- --dest-storageclass-name <storageclass> # REPLACE: the new storageclass to clone into
            - --volume-name <volume attached to deployment> # REPLACE: the volume to replace

Obviously there are some replacements to be made here, but these are the pieces.

Improvements

I’ll probably never get to these, but here are some ideas for improvements.

Make it an Operator

This script would make for a decent quick k8s operator – being able to define some CRD that caused the attempting of this migration in a namespace would be awesome, and update the status of the operation as we go.

It might be overkill, but adding a pluggable status update mechanism to the script (even when I run on commandline I want to maintain status across CLI executions (ex. in $XDG_CONFIG_HOME/.pvc-copy or ~/.pvc-copy). Updating such a general mechanism to interact with a CRD would then be pretty easy.

Ways to have less downtime

There are a couple ideas on how we can have slightly less downtime:

  • Using an ephemeral container to manage operations without disturbing the original workload
  • Use rsync’s remote copying to copy to the destination PVC ahead of time

I’m not sure there’s an easy zero downtime method for this kind of migration with my current constraints and knowledge – if I was running an enterprise-grade SAN replication would be a few clicks/commands away (to another SAN).

Of course, the best way would have been to use a more robust filesystem in the first place and be switching to one robust enough to integrate and handle the switchover gracefully.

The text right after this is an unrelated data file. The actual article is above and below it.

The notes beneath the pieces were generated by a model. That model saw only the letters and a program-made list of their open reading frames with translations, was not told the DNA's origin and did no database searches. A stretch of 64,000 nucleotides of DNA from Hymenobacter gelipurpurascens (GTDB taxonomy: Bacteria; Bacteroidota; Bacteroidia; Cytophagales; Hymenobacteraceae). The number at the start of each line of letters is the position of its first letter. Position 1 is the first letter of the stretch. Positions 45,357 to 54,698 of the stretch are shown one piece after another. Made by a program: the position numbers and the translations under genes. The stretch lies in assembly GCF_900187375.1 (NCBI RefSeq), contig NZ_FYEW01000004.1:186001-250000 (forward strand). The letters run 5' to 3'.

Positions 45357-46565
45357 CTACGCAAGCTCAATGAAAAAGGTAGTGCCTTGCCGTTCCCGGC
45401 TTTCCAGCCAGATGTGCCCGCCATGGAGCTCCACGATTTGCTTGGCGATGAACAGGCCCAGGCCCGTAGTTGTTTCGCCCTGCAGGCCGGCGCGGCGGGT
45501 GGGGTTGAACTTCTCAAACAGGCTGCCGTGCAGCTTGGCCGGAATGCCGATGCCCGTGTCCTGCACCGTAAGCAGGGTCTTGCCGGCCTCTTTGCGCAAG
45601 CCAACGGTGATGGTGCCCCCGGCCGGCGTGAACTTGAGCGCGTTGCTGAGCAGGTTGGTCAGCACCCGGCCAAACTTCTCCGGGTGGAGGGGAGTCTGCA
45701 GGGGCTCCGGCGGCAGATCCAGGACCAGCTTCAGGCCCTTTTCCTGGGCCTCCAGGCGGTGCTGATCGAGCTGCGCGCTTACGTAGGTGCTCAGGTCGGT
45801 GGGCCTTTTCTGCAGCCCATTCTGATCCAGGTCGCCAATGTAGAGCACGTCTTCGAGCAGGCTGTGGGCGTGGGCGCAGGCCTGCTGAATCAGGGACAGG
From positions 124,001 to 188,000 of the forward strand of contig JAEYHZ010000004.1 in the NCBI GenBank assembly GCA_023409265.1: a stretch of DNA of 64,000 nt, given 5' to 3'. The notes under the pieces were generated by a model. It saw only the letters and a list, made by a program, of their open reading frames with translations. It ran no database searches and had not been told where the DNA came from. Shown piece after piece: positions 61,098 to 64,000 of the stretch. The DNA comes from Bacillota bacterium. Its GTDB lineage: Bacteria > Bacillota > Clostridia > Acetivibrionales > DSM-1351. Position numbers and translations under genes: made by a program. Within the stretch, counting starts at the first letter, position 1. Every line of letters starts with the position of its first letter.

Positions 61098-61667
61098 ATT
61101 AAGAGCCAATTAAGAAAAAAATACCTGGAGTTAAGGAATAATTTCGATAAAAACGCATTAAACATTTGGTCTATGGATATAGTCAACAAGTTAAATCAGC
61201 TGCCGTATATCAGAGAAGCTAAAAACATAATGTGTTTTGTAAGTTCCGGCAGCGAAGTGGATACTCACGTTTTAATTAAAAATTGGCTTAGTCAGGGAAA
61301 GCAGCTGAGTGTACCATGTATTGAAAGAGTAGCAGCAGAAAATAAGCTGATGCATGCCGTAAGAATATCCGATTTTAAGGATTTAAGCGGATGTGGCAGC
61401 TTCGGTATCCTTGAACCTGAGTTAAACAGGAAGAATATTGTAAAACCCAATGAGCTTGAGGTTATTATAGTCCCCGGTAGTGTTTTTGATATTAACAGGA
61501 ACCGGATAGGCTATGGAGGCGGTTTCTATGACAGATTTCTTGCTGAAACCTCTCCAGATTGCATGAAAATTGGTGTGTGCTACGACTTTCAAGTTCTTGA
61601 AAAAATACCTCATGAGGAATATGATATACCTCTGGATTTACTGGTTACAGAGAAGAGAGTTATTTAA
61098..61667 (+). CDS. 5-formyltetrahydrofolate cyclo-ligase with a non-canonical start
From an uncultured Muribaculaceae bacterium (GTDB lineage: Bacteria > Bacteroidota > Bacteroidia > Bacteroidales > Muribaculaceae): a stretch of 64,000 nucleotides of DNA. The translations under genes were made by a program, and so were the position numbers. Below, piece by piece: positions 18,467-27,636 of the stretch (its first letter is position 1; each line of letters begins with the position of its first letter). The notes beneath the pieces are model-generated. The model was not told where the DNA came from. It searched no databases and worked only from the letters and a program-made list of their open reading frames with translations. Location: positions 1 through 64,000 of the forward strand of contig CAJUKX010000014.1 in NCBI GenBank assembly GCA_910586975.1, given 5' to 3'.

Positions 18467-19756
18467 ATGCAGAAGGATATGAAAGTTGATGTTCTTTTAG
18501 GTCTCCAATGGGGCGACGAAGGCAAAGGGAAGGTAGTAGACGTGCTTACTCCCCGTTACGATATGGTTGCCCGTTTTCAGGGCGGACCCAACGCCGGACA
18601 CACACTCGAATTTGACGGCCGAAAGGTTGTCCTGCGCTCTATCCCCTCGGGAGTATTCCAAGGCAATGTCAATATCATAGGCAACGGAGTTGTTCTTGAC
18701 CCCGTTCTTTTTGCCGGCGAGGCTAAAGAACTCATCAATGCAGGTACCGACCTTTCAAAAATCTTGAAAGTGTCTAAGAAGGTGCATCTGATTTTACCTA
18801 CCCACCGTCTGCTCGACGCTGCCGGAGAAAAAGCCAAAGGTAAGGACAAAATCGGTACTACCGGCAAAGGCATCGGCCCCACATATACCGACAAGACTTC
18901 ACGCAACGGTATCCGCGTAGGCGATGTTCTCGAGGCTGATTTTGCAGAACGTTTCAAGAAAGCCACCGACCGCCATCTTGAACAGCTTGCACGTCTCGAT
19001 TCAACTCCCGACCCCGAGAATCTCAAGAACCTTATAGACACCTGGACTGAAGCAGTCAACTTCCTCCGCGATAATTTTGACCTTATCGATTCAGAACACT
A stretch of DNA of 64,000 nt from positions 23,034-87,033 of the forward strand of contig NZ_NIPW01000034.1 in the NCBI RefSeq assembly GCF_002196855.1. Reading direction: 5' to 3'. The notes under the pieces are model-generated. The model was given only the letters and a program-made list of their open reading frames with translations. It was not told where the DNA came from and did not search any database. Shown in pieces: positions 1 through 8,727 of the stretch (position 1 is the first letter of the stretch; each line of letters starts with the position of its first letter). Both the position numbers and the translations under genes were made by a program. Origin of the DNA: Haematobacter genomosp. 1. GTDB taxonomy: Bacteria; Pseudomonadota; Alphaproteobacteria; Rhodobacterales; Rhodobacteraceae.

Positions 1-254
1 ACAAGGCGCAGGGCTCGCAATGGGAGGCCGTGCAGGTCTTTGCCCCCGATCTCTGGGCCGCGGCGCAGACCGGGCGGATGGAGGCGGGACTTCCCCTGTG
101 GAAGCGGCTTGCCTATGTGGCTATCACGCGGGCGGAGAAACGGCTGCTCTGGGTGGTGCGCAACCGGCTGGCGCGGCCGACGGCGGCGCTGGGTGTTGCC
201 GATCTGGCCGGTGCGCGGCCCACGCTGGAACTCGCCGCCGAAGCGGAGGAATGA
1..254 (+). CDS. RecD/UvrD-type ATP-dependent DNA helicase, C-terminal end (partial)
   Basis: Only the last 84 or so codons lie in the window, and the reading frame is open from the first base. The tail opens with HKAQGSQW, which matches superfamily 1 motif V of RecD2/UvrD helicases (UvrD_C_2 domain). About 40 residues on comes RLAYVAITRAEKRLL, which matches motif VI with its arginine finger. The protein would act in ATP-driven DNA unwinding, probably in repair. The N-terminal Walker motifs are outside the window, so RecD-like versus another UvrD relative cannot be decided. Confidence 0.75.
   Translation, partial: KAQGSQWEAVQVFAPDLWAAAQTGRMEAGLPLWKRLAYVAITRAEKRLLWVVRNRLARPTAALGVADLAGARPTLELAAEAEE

We’re probably at the the limits of my knowledge of storage systems here – it feels like the file system interfaces could easily be shimmed at the kernel level to do some replication (though making that remote replication could be quite dangerous) which would make this easy. Being able to transparently (asynchronously at first, and eventually maybe synchronously) shuffle device-level writes to a remote machine seems like it could be done.

Maybe another choice would be using a tool like criu to do a migration of the process to a process, with storage that’s also linked?

Wrapup

Finally I have a script, a docker container, and the k8s resources that I can run in my cluster as a Job that will do this in an automated fashion. Just in time for the relative likely end of my storage system twiddling on Kubernetes (I really like the setup I’m on now)!

I’m glad I sat down and got a script that was automated to do this – hopefully others find it useful as well.

Like what you're reading? Get it in your inbox